CS 485/685 (Fall 2021)

Shai Ben-David

David R. Cheriton School of Computer Science

Course Outline

We will aim to folow the first two parts of the textbook (see below). Following the structure of the book, the first part of the course will be devoted to the general theory of machine learning, and in the second part we will go over some basic algorithms that are common in ML and explain the theory underlying them. The first 20 chapters of the book are all important for understanding machine learning. I hope to cover all of them, but I cannot guarantee it.


1) I prefer not to commit in advance to a lecture by lecture plan and leave it flexible. I believe that the more interactive the lecture are the more students learn from them, even if we end up covering less topics (after all, one can always just read the book). 

2) Overlap with CS480: I do not think there is going to be much of that. This course focuses on theory not implementation. I aim to explain the principles behind common ML algorithms rather than teaching how to use them in practice. This is a rather different focus than that of CS480 (even when both courses discuss the same algorithms).

3) There will be no coding and no implementations of algorithms in this course.


Lectures take place via Zoom on Mondays and Wednesdays 11:30am-12:50pm (Waterloo times).

The Zoom links are posted on Piazza.


Details on how to access the tutorials will be shared with you on Piazza and LEARN.

Course Team

name Office hours
Shai Ben-David
Tosca Lechner
Niki Hasrati
Tuesdays 1:30 p.m. – 2:30 p.m.

Grading Scheme

Assignments Average of the 4 best of 5 assignments - 40%
Mid-Term Assessment Counts only if better mark than the final - 20%
Final Assessment 40% or 60% if better than the midterm



All course material will be posted on the LEARN site.

The course textbook:

Understanding Machine Learning: From Theory to Algorithms, by Shai Shalev-Shwartz and Shai Ben-David. Students may access an electronic version of the textbook at: Free PDF copy

A full set of lecture videos :

A complete set of videos of my lectures of this course in 2015 is available at YouTube lecture videos

The material this term will overlap a lot of that.

Recording of the online lecture of this term :

Will be posted on LEARN after each lecture.

Schedule of assignements and exams

Assignment 1 posted: September 18, Submission deadline: October 1

Assignment 2 posted: October 2, Submission deadline: October 22

Assignment 3 posted: October 23 Submission deadline: November 5

Assignment 4 posted: November 6, Submission deadline: November 19

Assignment 5 posted: November 23, Submission deadline: December 7

The midterm will be posted on October 18 and due on October 19

Note for students with disabilities

UW's AccessAbility Services office (AAS), located in Needles Hall, Room 1401, collaborates with all academic departments to arrange appropriate accommodations for students with disabilities without compromising the academic integrity of the curriculum. If you require academic accommodations to lessen the impact of your disability, please register with the AAS at the beginning of each academic term.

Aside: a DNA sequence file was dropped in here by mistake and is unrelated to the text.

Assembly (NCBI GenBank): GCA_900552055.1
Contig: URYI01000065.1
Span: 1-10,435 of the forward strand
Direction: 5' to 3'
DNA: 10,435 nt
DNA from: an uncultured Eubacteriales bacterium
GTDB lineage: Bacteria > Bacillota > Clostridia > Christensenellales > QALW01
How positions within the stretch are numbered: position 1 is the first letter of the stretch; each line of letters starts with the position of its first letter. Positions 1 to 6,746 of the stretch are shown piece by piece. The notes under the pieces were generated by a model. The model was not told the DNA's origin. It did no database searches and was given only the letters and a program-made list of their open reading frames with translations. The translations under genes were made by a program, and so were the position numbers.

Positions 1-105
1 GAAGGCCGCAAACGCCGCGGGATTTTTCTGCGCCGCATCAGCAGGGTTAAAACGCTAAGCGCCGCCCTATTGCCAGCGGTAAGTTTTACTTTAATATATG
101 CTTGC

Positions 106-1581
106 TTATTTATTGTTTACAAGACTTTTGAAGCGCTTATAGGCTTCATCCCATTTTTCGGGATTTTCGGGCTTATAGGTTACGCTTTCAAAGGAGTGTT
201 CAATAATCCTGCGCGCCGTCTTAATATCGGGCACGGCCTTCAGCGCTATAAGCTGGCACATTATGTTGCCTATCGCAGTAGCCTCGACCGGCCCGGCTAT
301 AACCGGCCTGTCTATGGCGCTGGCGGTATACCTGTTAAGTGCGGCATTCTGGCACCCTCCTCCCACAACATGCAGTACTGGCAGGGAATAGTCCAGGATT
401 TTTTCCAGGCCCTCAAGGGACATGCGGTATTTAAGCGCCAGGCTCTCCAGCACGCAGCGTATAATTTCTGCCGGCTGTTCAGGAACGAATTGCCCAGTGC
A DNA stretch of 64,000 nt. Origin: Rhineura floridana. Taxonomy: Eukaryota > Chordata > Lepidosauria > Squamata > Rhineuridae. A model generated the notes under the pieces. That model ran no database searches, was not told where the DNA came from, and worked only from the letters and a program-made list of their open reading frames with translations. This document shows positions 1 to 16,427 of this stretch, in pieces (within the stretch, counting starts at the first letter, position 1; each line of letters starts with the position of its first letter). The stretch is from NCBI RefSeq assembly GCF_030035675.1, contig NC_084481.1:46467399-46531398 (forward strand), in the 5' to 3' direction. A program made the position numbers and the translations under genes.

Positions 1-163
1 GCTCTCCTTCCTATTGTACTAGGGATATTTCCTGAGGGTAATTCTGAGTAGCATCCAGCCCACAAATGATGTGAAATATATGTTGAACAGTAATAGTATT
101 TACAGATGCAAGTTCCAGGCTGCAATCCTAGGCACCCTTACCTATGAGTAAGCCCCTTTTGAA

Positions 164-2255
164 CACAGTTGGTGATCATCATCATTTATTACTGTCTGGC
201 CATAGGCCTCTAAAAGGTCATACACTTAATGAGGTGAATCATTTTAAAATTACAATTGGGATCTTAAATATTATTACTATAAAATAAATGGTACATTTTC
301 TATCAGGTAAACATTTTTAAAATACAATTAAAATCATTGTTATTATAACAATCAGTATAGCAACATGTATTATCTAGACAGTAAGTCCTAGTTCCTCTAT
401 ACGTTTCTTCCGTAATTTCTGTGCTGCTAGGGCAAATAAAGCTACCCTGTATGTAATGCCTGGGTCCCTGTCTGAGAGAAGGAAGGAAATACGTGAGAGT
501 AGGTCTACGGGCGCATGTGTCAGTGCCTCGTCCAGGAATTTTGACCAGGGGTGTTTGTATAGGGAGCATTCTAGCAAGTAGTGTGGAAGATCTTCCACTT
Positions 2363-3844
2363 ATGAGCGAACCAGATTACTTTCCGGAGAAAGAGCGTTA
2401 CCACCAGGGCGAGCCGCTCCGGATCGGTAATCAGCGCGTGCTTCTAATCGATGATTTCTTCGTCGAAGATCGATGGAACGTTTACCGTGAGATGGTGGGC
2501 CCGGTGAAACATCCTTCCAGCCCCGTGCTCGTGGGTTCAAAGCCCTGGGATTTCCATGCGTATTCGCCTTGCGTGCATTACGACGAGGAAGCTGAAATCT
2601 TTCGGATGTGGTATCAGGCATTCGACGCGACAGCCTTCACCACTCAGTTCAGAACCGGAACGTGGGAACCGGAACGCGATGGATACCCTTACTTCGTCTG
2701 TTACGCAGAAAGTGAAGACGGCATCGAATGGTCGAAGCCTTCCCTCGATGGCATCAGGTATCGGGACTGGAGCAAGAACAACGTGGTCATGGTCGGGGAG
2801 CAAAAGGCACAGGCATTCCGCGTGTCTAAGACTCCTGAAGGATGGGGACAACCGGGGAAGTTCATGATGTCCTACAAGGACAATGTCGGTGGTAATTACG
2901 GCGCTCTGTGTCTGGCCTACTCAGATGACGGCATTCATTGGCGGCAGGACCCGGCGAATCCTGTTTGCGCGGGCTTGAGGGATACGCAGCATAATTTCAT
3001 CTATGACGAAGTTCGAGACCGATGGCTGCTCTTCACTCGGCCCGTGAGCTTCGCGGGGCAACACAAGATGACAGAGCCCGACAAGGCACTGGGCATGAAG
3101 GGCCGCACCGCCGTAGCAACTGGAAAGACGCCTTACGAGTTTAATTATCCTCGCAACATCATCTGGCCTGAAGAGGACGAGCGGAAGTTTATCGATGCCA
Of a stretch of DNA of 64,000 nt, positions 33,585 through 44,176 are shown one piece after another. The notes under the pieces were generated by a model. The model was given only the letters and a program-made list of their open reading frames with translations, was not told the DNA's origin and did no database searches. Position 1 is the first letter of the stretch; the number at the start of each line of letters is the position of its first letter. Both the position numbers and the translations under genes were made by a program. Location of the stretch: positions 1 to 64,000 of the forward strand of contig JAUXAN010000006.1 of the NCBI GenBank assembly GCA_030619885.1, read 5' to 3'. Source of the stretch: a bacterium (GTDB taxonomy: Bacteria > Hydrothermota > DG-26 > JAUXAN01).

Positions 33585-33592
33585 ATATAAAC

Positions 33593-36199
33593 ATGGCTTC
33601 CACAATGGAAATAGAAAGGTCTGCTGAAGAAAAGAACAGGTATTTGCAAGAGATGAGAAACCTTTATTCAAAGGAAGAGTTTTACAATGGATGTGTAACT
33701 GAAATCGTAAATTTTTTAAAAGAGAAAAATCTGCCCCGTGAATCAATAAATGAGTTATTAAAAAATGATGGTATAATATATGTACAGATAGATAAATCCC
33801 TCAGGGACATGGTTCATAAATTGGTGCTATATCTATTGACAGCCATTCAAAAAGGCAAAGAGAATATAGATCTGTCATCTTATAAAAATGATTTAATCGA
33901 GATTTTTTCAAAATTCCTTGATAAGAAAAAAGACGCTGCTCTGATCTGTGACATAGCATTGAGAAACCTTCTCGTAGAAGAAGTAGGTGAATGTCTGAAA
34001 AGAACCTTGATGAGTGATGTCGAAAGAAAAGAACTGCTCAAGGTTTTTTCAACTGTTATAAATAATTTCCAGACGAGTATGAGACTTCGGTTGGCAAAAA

Academic Integrity and Students with Disabilities

Academic Integrity and Students with Disabilities

Academic Policies

This course adheres to the UW Senate's statement of academic integrity, specifically:

Academic Integrity

In order to maintain a culture of academic integrity, members of the University of Waterloo community are expected to promote honesty, trust, fairness, respect and responsibility. All members of the UW community are expected to hold to the highest standard of academic integrity in their studies, teaching, and research.

The Office of Academic Integrity's website contains detailed information on UW policy for students and faculty. This site explains why academic integrity is important and how students can avoid academic misconduct. It also identifies resources available on campus for students and faculty to help achieve academic integrity in—and out of—the classroom.


A student who believes that a decision affecting some aspect of his/her university life has been unfair or unreasonable may have grounds for initiating a grievance. Read Policy 70-Student Petitions and Grievances, Section 4.


A student is expected to know what constitutes academic integrity, to avoid committing academic offenses, and to take responsibility for his/her actions. A student who is unsure whether an action constitutes an offense, or who needs help in learning how to avoid offenses (e.g., plagiarism, cheating) or about rules for group work/collaboration should seek guidance from the course professor, academic advisor, or the Undergraduate Associate Dean. When misconduct has been found to have occurred, disciplinary penalties will be imposed under Policy 71—Student Discipline. For information on categories of offenses and types of penalties, students should refer to Policy 71—Student Discipline.

Avoiding Academic Offenses

For information on commonly misunderstood academic offenses and how to avoid them, students should refer to the Faculty of Mathematics Cheating and Student Academic Discipline Guidelines.


A student may appeal the finding and/or penalty in a decision made under Policy 70—Student Petitions and Grievances (other than regarding a petition) or Policy 71—Student Discipline if grounds for an appeal can be established. Read Policy 72—Student Appeals.